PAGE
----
How did I become a linguist? I think I took a road many linguists take, which is via a study of a foreign language. In my case it was good old English, which I started studying when I was seven. And, as they say, the rest is history. This is how I got interested in crosslinguistic variation, and the idea that there are well-defined limits to this variation. Well, maybe this came a bit later, although I have always liked to think of myself as a precocious linguist.
I grew up in Gdynia, Poland during what I consider to be one of the most interesting periods in Poland#39;s history. Gdynia, like Gda#324;sk, perhaps its better known neighbor, also had a big shipyard, and these shipyards were places where the Solidarity movement started. Both of my parents were members of Solidarity; my father worked in the Gdynia shipyard. This meant that strikes, martial law, curfews were very close to home, not something you heard about on the news or learnt about from history books. Maybe this experience didn#39;t help me become a linguist, but it certainly shaped me as a person.
I went to an English high school and majored in English philology as an undergraduate in college (first at the University of Pozna#324; and then University of Gda#324;sk, both in Poland). It was in Pozna#324; where I first got exposed to Chomskyan linguistics. I still remember my first syntax course, pouring through Radford#39;s textbook and being utterly fascinated by the beauty and simplicity of Subjacency Principle. I know, I am dating myself here.
I came to the States in 1994 and got a PhD in linguistics from Stony Brook University in 2000. My dissertation was on free relatives, and I have been interested in what we might call non-canonical wh-constructions: across-the-board wh-questions (What did Peter write and Bill review?), questions with coordinated wh-pronouns (What and where did John sing?), multiple wh-questions (Where did John sing what?) and various types of relative clauses ever since. In my research, I tend to focus on Polish, my native language, hoping to contribute to our understanding of the syntax of Slavic languages and, more generally, to our understanding of which aspects of language are universal and which ones are not and why this might be the case.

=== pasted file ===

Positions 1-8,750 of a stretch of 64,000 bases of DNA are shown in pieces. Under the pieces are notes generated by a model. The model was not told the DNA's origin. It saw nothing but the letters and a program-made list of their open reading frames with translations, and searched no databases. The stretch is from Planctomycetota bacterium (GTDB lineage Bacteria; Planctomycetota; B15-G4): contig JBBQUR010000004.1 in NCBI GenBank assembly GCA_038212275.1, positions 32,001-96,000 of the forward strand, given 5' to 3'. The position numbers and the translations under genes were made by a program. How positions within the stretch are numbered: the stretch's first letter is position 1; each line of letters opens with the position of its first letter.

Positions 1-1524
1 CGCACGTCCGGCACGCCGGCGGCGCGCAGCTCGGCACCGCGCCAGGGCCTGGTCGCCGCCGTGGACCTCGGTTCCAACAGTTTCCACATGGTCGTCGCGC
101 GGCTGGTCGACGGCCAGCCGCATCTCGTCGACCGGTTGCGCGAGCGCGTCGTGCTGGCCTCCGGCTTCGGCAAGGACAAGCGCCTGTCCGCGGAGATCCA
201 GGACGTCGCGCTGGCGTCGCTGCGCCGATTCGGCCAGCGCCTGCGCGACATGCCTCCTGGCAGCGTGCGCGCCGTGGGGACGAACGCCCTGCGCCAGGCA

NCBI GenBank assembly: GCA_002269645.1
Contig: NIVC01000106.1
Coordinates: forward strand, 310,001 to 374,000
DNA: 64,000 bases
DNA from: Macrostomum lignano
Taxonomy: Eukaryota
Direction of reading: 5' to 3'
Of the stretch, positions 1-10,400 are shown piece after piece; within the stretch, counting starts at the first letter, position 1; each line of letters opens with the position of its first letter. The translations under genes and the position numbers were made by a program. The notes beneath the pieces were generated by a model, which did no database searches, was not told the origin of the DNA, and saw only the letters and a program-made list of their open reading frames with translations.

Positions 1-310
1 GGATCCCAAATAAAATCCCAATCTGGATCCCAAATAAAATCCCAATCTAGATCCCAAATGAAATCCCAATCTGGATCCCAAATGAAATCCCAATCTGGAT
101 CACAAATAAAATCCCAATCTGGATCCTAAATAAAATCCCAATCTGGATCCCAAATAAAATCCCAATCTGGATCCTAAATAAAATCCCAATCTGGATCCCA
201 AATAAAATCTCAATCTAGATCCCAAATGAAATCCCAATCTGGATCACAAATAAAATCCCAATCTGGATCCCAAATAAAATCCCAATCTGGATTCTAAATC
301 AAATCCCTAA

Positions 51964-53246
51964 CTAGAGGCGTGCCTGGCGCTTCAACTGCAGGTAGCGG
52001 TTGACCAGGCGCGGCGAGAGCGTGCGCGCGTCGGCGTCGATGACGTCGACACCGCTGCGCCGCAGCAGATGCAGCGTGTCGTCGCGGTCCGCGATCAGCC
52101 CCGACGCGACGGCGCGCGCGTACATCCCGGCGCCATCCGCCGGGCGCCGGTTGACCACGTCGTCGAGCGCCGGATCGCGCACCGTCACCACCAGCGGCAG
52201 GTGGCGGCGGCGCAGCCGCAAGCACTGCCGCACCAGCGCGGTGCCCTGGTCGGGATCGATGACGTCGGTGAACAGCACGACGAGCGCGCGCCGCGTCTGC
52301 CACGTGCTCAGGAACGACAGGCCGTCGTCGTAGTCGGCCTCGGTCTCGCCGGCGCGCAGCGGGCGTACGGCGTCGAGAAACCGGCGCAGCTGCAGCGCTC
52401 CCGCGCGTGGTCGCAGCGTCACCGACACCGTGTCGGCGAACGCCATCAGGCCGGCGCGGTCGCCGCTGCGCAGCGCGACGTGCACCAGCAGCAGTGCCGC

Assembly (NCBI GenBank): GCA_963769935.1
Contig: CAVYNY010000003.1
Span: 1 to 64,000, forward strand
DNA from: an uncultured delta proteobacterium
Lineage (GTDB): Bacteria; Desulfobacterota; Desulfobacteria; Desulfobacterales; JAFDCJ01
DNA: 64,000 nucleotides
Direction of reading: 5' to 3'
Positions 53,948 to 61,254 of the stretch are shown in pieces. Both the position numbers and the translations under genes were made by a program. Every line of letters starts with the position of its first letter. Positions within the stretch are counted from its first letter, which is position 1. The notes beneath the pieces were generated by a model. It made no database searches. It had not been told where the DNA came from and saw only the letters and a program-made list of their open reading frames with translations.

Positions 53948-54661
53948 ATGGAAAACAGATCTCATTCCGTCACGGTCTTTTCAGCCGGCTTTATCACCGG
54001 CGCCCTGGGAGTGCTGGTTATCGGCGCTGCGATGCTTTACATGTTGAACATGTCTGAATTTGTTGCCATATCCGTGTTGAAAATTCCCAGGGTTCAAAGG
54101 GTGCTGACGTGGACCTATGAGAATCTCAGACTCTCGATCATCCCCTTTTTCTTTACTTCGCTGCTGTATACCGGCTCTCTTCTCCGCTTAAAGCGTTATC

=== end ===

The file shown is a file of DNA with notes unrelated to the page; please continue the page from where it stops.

Over the years I have been influenced and inspired by so many great linguists, all of whom would be impossible to name here. But I do want to acknowledge my first syntax teachers, Przemys#322;aw Tajsner and Jacek Witko#347; from the University of Pozna#324;, and my undergraduate advisor from the University of Gda#324;sk, Piotr Ruszkewicz, and thank all the faculty from Stony Brook University, in particular, Richard Larson, my dissertation advisor, for making graduate school such a wonderful and memorable experience!
After graduating from Stony Brook I spent one year as a visiting assistant professor at the University of Utah, one year at the University of Connecticut and two years at Brandeis University, before joining the Linguistics Department at the University of Washington in 2005, which is where I have been since. It goes without saying that I would not even have known about these positions without the Linguist List, let alone have applied for them, let alone have gotten any of them. I also wouldn#39;t have known about countless conferences, books, journals; all the things that help us keep up with the field. In other words, without the Linguist List I wouldn#39;t be the linguist that I am today. Thank you, guys, for everything you#39;re doing!!!